“Post COVID, right?” the man replies. “It’s public interest to see how towns are operating, getting back into the swing of things. So we came in here, asking if the town manager was available to answer questions. He was not. Then we continued to report.”

Meanwhile, one of the other video guys, already convinced the police won’t do anything, tries to execute a citizen’s arrest against the off-camera fire official. “You have the right to remain silent,” he proclaims in a raised voice. “Anything you say can and will be used against you in a court of law. You have the right to an attorney …”

Chief Jones, cool as a cucumber, asks the three men to step outside so he can get their statements.

“We’re disinclined to acquiesce to your request!” one announces.

Yet, when one instigator points out that another served for 28 years as a firefighter, Chief Jones turns to the man and, without missing a beat, says “Thank you for your service.”

Another deputy, asked if the fire official has been placed under arrest yet, tells his inquisitor, “No. Not as of right now.” Then he grins.


“Why are you smiling?” one of the men demands.

“I’m just trying to be friendly,” replies the deputy.

“Do you think that’s funny? Choose your words wisely, because I can have a million people see them by tomorrow!”

“That’s fine.”

“So why were you smiling?”

“We’re conducting an investigation.”


“Why did you smile?”

“Because I’m being friendly.”

The visitors talk of assault and battery, even though there’s no such crime in Maine’s criminal code. They talk of written trespass orders – at one point, one of them actually asks for one. Replies a deputy, “You won’t give me your name, so …”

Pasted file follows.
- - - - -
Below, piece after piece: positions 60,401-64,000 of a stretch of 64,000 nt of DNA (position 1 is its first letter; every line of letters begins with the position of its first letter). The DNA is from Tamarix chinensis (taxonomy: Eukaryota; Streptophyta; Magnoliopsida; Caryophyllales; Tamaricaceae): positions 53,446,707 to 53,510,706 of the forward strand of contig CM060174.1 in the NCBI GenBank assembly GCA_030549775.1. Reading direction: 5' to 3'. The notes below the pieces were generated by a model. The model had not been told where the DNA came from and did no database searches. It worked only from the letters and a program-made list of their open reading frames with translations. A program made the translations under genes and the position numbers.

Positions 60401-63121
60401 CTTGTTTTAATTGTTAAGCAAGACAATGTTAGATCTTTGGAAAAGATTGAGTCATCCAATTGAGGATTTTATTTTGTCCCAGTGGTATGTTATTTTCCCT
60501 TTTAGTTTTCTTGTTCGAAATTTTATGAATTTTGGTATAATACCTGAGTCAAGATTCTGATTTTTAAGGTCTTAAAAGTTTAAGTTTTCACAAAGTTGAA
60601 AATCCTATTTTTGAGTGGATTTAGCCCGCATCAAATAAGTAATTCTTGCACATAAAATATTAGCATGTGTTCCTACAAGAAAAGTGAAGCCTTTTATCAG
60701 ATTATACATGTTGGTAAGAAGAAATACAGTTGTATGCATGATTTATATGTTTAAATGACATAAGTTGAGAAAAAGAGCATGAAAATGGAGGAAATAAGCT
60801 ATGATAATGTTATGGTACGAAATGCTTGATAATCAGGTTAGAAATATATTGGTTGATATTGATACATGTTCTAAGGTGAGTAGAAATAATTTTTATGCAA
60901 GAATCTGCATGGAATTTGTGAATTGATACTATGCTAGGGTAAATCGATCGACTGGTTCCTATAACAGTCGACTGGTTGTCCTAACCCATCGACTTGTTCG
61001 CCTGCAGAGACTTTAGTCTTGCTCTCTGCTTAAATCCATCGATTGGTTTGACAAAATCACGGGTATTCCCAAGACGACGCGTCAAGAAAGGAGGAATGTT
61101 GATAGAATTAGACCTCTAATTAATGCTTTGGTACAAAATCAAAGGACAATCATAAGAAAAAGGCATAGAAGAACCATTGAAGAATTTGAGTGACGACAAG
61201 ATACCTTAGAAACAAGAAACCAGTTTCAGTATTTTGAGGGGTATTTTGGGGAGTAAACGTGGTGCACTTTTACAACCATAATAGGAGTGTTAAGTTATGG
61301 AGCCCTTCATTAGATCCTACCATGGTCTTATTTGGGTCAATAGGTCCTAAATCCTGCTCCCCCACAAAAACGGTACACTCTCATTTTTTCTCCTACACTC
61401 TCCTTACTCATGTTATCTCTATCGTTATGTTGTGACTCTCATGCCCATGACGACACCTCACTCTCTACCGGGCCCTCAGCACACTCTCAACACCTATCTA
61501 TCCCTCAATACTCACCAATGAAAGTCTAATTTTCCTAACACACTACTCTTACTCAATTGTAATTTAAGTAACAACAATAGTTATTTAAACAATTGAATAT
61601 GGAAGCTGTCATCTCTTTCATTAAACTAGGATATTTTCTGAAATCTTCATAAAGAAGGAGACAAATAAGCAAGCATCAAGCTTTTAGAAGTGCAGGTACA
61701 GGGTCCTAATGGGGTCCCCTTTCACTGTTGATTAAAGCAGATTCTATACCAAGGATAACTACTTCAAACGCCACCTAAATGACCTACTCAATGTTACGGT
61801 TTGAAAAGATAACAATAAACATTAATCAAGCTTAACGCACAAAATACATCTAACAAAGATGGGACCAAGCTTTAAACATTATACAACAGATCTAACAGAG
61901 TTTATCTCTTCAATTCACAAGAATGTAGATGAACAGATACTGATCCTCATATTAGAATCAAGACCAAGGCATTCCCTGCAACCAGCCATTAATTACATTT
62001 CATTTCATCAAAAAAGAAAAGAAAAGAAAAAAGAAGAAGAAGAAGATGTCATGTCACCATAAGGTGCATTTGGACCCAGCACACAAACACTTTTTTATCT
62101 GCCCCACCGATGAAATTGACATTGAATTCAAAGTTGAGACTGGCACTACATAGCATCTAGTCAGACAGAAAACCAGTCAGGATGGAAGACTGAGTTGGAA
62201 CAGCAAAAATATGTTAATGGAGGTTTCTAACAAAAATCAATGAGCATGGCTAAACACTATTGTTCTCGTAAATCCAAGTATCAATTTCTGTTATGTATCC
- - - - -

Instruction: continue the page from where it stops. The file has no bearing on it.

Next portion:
In the end, the men mercifully leave the building, their reservoirs of anti-government grievance sufficiently filled for the day. There are no arrests, no apparent injuries and no idea why a self-proclaimed “news” organization from Indiana would come all the way to Maine to see how one town is navigating the COVID-19 pandemic.

As first reported by the Bridgton News, Harrison Board of Selectman Chairman Matthew Frank later issued a statement explaining to local citizens that “members of a nationwide activist group entered the Town Office to disrupt business.”

The incident, Frank said, forced the town to temporarily revert to appointment-only transactions “out of an abundance of caution because of the unknown potential of COVID-19 risk. The office has since been cleaned and re-opened to full status. We have no further comment at this time.”


Meanwhile, the investigation by the sheriff’s office and the Cumberland County District Attorney’s Office goes on. According to the local newspaper, the town will seek a trespass order against the three men at a hearing in Bridgton District Court on Nov. 4.

Last week, I emailed Hoosier News Now to ask for an interview. I said I wanted to learn more about who they are and what brought them to Maine. (I also was curious about why they were so instantly hostile to people who spend their workdays serving their community, not turning it into a three-ring circus.)

After several go-rounds on email with someone who identified himself as “NHH” – he wanted to know if  I was “truly about journalism and want to do a great service for your community by exposing these tyrants” – I was given a phone number with an Indianapolis area code.

Tuesday morning, I called. No answer. I left a message. No further response.

I guess they’re disinclined to acquiesce to my request.